The European Union emissions trading system is oversupplied by allowances equivalent to almost 50 percent of the annual pollution limit in the program, according to Climate Commissioner Connie Hedegaard.
“The difficult macroeconomic circumstances have substantially altered the supply-demand balance in the European carbon market,” she told a conference in Brussels today. “Together with the increasing use of international credits this has been the key driver in the build-up of unused allowances to now more than 950 million.”
The excess drove prices in the world’s biggest cap-and- trade program to a record low in April, triggering calls from companies including Royal Dutch Shell Plc (RDSA) for the EU to withhold a number of permits from the market as of next year. The surplus, equivalent to almost half the 2.04 billion-metric-ton average annual allocation in the 2008-2012 trading phase, can be carried over to the next period from 2013 to 2020.
To help alleviate the oversupply, Hedegaard announced in April that she will put forward a proposal to delay sales of some permits at carbon auctions as of next year, an idea known as backloading. The draft measure, planned for July, should be presented “rather soon,” she said today.
The surplus estimate by the commission’s climate department may offer some guidance about the number of permits the EU will propose to temporarily withhold, according to Sam Van den plas, expert at the WWF European Policy Office in Brussels.
“If the commission were to delay auctions of 950 million euros that’d be a modest proposal,” he said by phone today.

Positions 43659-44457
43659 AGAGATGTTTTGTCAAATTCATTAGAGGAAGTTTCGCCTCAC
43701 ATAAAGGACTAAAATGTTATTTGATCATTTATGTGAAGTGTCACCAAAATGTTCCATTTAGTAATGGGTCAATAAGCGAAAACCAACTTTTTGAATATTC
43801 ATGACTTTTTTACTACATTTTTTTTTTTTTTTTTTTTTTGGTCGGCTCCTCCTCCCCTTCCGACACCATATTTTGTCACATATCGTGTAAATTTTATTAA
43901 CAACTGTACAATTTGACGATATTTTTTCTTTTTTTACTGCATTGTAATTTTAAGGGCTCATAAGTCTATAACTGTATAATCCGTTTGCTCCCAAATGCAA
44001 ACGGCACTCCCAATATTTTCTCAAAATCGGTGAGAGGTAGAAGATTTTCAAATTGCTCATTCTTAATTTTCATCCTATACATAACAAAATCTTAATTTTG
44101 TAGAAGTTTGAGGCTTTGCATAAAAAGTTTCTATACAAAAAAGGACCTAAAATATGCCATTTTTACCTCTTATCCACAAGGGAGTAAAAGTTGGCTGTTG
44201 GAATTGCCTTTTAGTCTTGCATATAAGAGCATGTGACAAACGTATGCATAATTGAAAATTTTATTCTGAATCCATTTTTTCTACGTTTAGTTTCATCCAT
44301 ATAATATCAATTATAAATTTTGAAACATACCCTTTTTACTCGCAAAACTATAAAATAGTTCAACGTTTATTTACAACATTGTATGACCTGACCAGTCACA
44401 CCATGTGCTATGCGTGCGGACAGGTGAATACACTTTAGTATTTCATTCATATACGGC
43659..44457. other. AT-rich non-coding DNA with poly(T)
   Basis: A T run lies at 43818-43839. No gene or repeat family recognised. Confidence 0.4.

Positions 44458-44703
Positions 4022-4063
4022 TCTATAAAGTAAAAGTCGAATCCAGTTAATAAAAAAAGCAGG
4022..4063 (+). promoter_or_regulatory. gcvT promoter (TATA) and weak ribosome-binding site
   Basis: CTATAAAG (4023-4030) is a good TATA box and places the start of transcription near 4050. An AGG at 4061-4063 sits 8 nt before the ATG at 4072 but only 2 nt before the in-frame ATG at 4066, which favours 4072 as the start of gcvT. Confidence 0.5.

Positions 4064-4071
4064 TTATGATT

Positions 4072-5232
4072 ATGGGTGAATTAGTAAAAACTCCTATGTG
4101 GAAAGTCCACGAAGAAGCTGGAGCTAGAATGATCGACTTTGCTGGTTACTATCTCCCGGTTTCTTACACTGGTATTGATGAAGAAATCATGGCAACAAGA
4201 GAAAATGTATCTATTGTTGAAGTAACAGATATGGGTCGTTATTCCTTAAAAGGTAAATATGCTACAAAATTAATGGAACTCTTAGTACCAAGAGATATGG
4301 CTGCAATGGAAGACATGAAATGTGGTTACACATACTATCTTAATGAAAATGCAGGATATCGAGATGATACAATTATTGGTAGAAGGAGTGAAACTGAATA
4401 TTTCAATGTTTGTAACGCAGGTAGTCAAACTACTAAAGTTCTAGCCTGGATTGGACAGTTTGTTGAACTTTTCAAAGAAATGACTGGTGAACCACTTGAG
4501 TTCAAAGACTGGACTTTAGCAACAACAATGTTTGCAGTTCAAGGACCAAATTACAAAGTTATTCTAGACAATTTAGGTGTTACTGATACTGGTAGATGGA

The measure to postpone some auctions will aim to prevent “overflooding the market that is already being overflooded,” Hedegaard said. It will be published alongside a report on the functioning of the EU carbon market, which may give an insight into the Commission’s thinking behind the the regulatory proposal.
While the final amount of permits to be delayed in the draft regulation is yet to be decided and information about it is restricted, the report sketches three potential scenarios for policy makers: withholding 400 million, 900 million and 1.2 billion permits, with the later marked as a preferred option, people familiar with the matter said on June 15.
The backloading proposal is subject to internal talks at the commission and risks delay after the directorates responsible for enterprise, monetary affairs and transport voiced some objections, people with the knowledge of the issue said last week. They declined to be identified because the talks are confidential.
The planned measure sparked protests from BusinessEurope, a Brussels-based employers’ federation, which said last month the EU must avoid short-term fixes to the ETS as these would interfere with a more constructive decision on how to achieve a “systemic solution” to improve the program in the long term.
Hedegaard said today she hoped the report on the functioning of the ETS will trigger a debate among member states, non-governmental organizations, industry associations and climate experts on how to best strengthen the system in the longer term. One option the report will discuss is to permanently set aside a number of permits to tackle oversupply, the people familiar with the matter said.
The price of EU carbon permits for delivery in December dropped to 5.99 euros ($7.36) on April 3, the lowest level since the contract started trading in 2005. The 17-nation euro economy will shrink 0.3 percent this year, according to the European Commission. Unemployment rose to a record 11.1 percent in May, economic confidence slumped to the lowest in more than 2 1/2 years in June, and services and manufacturing output contracted for a fifth month in the Euro area.
“Naturally, my preferred solution would be to see high rates of economic growth that would also drive the investment in low-carbon economy,” Hedegaard said. “But as you know the most recent data point to rather sluggish growth this and next year. There’s no easy, automatic solution here.”
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